School Micropolitics: Understanding and Preparing for Common MIcropolitical Challenges that Novice Principals Encounter in K-12 Schools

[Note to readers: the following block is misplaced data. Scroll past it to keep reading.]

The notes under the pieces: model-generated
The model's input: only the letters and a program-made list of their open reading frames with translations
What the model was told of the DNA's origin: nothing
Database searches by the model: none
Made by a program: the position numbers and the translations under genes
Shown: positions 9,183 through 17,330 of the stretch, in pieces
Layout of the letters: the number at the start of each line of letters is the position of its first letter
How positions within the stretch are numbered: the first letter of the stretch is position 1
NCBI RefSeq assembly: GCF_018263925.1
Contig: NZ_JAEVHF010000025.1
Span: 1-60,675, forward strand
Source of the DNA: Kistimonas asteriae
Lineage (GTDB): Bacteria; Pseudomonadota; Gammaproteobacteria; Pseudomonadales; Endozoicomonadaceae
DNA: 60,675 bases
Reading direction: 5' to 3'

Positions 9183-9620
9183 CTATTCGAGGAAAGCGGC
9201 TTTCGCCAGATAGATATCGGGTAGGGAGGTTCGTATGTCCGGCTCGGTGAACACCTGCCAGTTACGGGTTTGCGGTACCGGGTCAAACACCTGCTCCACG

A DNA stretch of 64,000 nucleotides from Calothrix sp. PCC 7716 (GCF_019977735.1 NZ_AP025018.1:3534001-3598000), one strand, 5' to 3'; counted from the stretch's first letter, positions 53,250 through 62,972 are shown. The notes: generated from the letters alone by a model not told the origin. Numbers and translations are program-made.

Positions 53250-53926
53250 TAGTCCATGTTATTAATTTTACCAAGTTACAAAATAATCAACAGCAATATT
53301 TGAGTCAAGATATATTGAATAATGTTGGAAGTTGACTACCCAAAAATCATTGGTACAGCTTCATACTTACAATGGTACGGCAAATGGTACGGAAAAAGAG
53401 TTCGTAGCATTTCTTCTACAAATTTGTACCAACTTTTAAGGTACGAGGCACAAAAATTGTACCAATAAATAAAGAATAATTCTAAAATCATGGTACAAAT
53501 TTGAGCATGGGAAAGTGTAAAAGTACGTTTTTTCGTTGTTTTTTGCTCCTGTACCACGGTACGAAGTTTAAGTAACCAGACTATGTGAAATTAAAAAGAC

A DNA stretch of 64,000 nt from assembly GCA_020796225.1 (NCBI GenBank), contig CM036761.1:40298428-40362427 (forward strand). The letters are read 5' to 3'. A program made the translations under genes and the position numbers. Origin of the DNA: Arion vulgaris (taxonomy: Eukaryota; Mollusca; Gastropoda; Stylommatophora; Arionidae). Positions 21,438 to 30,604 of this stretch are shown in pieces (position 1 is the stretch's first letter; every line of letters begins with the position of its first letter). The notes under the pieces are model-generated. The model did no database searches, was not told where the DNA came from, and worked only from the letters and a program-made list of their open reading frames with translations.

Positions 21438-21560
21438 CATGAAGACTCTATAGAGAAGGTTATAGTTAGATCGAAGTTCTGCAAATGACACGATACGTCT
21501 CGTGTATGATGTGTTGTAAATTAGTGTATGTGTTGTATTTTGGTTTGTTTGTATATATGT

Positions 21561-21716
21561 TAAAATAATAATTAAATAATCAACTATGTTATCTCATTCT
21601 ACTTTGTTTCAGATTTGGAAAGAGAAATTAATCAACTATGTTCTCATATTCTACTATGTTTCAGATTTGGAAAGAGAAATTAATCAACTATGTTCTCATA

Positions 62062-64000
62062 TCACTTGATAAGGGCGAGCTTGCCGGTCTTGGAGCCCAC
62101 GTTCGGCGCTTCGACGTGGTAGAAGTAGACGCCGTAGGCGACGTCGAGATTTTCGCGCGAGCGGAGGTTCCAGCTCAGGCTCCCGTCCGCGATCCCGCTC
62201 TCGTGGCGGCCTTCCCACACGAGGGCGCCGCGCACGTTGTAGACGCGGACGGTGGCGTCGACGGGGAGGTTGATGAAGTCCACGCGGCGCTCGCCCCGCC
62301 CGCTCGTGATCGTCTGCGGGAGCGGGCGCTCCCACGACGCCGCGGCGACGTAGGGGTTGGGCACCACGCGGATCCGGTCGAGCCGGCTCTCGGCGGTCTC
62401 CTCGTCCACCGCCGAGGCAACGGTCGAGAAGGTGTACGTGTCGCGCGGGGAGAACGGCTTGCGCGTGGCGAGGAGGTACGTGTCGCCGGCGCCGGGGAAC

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The purpose of this dissertation was to identify common micropolitical challenges encountered by establishment stage principals during their novice stage years and associated strategies for principals to effectively respond to these challenges. Twelve establishment stage, or veteran, principals were participants in the study. This qualitative study employed case study design and used the constant comparative method to analyze data. Data included interviews, memos, and field notes, which allowed for data triangulation for trustworthiness. Findings suggested that the alignment of school vision and school culture both work toward the development of a principal’s reputation and help to manage micropolitical challenges that principals encounter. Findings also suggested that micropolitical challenges can be minimized when principals lead staff in the development of a school change protocol that can be referenced when change has been initiated from within the school or mandated from outside of the school organization. This dissertation contributes a process for resolving micropolitical challenges in educational leadership. Moreover, the findings may help to enhance a principal preparation curriculum by contributing a set of new guiding principles related to leadership and school micropolitics.